Getting started with crypto


Investing in the cryptocurrency market space can be a little daunting for conservative investors, as investing directly in cryptocurrency (CC) requires the use of new tools and adoption of some new ideas. So if you decide to immerse these toes in this market, you will want to have a very good idea of ​​what to do and what to expect.

To buy and sell CC you need to choose an exchange in which you want to buy and sell products, choose Bitcoin, Lightcoin, or any one of the more than 1300 tokens of the game. In previous editions we have given you an overview of the products and services available on some exchanges to give you an idea of ​​the different offers. There are many exchanges to choose from and they all work in their own way. Find things that are important to you, for example:

– Deposit policy, method and cost of each method

– Withdrawal policy and costs

– They do no fiat currency transactions for deposits and withdrawals

– The products they trade, such as crypto coins, gold, silver, etc.

– Transaction costs

– Where is this exchange based? (United States / United Kingdom / South Korea / Japan …)

Be prepared for the details and length of the exchange setup process, as exchanges usually want to know a lot about you. This is equivalent to setting up a new bank account, because exchanges are brokers of valuables, and they want to make sure that you are who you say you are, and that you are a trusted person to deal with. It seems that “trust” is gained over time, as exchanges usually only allow small amounts to start with.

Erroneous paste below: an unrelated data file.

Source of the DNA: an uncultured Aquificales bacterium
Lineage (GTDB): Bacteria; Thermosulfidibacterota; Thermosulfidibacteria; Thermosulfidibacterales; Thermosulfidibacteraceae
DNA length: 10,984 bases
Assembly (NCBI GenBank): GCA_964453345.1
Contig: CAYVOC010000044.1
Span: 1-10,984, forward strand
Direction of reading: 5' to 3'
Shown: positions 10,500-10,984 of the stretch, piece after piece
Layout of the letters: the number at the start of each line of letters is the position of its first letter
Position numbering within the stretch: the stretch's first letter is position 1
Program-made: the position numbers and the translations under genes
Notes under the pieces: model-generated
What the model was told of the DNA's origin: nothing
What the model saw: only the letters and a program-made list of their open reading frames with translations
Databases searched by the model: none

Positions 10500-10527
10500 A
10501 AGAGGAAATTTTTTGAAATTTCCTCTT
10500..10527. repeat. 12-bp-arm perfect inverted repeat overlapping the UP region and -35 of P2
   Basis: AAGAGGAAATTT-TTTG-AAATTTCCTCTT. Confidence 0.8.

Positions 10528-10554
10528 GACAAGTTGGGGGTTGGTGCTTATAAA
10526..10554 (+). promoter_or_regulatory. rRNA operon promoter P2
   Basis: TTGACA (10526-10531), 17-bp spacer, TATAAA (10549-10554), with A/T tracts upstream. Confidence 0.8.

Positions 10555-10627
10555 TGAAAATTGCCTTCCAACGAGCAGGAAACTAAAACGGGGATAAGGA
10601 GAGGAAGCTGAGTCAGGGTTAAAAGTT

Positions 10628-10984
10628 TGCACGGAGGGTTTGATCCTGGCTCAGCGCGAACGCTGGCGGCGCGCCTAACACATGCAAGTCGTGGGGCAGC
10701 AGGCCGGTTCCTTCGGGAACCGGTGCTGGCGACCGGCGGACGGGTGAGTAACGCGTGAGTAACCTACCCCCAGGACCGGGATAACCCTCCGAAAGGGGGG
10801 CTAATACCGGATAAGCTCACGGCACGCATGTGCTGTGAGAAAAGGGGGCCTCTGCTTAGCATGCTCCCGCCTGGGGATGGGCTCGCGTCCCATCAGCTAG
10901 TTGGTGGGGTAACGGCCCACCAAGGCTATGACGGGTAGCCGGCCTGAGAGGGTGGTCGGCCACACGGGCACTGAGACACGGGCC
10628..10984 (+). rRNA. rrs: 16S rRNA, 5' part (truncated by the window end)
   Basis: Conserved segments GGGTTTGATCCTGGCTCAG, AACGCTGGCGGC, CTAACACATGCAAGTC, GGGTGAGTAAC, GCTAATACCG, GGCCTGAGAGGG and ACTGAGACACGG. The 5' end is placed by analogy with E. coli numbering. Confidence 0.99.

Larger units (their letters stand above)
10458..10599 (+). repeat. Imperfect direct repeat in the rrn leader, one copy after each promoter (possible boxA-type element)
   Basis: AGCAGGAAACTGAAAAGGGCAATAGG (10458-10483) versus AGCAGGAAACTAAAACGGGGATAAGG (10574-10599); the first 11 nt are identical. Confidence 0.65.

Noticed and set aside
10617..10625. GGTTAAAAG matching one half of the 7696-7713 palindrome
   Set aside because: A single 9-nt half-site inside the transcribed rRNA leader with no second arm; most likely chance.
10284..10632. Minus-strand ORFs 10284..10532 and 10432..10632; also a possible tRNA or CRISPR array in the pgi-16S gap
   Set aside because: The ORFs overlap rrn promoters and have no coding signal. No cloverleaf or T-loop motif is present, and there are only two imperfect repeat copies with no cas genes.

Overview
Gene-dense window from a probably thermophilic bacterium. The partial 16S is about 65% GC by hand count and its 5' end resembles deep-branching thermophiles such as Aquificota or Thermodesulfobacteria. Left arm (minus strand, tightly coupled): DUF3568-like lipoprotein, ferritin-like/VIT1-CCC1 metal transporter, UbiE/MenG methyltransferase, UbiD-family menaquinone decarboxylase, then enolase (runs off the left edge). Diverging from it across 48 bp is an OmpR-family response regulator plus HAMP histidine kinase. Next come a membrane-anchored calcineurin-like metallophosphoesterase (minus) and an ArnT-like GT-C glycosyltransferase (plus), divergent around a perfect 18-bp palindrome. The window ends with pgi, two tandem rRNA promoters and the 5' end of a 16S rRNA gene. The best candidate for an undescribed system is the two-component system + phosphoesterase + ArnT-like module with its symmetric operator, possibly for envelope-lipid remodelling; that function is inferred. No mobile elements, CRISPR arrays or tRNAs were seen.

Your exchange will keep your CC in your storage. Many offer “cold storage” which simply means that your coins are kept “offline” until you indicate that you want to do something with them. There have been several reports of exchanges being hacked, and many coins being stolen. Think of something like a bank account on the exchange of your currencies, but remember that your coins are only digital, and all blockchain transactions are immutable. Unlike your bank, these exchanges do not have deposit insurance, so be aware that hackers always try their best to get your crypto coins and steal them. Exchanges typically offer password protected accounts, and many offer a 2-factor authentication scheme – something to seriously consider in order to protect your account from hackers.

Hackers prefer to exchange and prey on your account, we always recommend that you use a digital wallet for your coins. Transferring currency between your exchange account and your wallet is relatively easy. Be sure to choose a wallet that you want to buy and sell all the coins. Your wallet is also the device you use to “spend” your money with merchants who accept CCs for payment. There are two types of wallets “hot” and “cold”. Hot wallets are very easy to use but they expose your coins to the Internet, but only to your computer, not to the Exchange server. Cold Wallet uses offline storage media, such as special hardware memory sticks and general hard copy printouts. Using a cold wallet makes transactions more complicated, but these are the most secure.

Your wallet has a “Personal” key that allows you to initiate all transactions. You have a “public” key that is shared across the network so that all users can identify your account when transacting with your user. When hackers get your private key, they can move your coins anywhere they want and it is immutable.

Despite all the challenges and wild instability, we are convinced that the underlying blockchain technology is a game changer, and will revolutionize how transactions are handled.